An international team of marine scientists is developing a new protocol for assessing the environmental impact of offshore fish farming.
The research project was being led by Auckland University of Technology ecologist Kay Vopel, and would focus on the effects of the relocation and expansion of aquaculture into offshore waters.
Dr Vopel said offshore seafloor ecosystems were sensitive to organic enrichment from fish farming, and it was hoped the protocol would help the development of policy for sustainable fish production.
“As we know from farming in coastal areas, the effect of organic enrichment on the seafloor is most visible.
“The question we’re asking really, if we move these farms offshore we expect the effect to be much, much lower because of the dispersion of the organic material in the water column.”
He said a fundamental assumption in support of offshore aquaculture was that operating in deeper water would increase the dispersion of organic waste, and therefore lessen impacts such as those documented underneath fish farms in shallow coastal waters.
“Our understanding of the metabolic response of deep, offshore sediment to organic enrichment is limited, and so is our ability to predict the seafloor’s capacity to assimilate organic waste.”
The research team, which included nine scientists from six institutions, was receiving logistical support from two industry partners to deploy measurement robots in deep water.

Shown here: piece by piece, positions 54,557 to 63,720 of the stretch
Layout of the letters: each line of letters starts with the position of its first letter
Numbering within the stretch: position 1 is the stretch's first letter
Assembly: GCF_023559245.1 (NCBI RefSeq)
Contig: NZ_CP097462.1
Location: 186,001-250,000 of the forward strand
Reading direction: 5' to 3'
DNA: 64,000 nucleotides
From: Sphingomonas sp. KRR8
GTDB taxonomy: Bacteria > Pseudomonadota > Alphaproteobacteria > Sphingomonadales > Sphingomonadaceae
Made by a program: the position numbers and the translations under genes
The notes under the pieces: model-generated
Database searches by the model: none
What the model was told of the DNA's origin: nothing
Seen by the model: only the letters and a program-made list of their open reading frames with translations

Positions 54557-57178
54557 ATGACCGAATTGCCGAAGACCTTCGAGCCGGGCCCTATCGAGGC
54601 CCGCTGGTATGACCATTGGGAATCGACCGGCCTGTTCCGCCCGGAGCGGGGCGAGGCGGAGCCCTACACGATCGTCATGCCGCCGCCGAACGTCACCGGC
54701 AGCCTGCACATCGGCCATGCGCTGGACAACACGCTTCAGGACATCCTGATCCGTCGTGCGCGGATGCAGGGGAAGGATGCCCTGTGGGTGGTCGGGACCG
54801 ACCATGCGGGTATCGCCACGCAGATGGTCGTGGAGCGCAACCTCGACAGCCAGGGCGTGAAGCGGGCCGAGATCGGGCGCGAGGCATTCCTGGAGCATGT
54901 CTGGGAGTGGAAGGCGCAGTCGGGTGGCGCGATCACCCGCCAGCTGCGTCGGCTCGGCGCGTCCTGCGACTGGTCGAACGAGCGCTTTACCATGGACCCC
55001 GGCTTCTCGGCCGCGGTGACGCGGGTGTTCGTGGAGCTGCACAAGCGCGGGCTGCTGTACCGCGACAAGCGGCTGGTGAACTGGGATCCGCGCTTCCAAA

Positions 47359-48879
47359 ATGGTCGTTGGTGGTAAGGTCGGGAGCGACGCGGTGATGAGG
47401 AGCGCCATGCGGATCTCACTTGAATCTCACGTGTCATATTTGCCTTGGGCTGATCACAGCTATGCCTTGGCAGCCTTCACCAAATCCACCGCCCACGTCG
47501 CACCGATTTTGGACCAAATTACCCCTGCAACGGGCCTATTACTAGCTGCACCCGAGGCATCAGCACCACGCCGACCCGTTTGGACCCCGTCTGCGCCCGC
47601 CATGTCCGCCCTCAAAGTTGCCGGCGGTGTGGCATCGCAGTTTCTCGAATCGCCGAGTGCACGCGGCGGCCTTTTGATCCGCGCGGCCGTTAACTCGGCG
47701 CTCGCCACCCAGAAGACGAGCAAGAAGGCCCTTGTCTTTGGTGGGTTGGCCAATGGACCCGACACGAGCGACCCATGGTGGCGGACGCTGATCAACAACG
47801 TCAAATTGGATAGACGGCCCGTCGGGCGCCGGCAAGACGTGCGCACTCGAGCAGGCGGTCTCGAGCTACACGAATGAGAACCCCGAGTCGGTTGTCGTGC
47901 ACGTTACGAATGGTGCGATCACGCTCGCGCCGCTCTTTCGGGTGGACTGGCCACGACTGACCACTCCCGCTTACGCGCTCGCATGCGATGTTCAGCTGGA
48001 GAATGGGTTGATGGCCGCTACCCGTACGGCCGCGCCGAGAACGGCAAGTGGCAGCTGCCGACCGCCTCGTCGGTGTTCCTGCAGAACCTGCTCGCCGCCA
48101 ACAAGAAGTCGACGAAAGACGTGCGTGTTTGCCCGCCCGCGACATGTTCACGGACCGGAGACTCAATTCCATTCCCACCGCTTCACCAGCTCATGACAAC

Vopel said they expected to still find a footprint from offshore fish farming, but weaker than that inshore.
“We need to be able to quantify this – we need to be able to tell the farmers how long they can farm at a particular location and what their effect is.
He said it was not enough just to argue there would be no effect, or a very weak effect because in the case of the outer Marlborough Sounds for example, where offshore salmon farming was planned, the water was very deep, and in a very energetic environment.
“We still need to be able to measure that and out project is about developing the technology, the knowledge and the tools to measure these ‘weak’ footprints.”
Phase one of the programme was scheduled to start in January 2021 in the Hauraki Gulf, in partnership with NIWA and at the top of the South Island with New Zealand King Salmon.
The project, which has secured $2.7 million in funding, was part of a wider 10-year international Blue Economy research initiative, bringing together government, academic and industry partners to address the challenges of offshore food and renewable fuel production in Australia and New Zealand.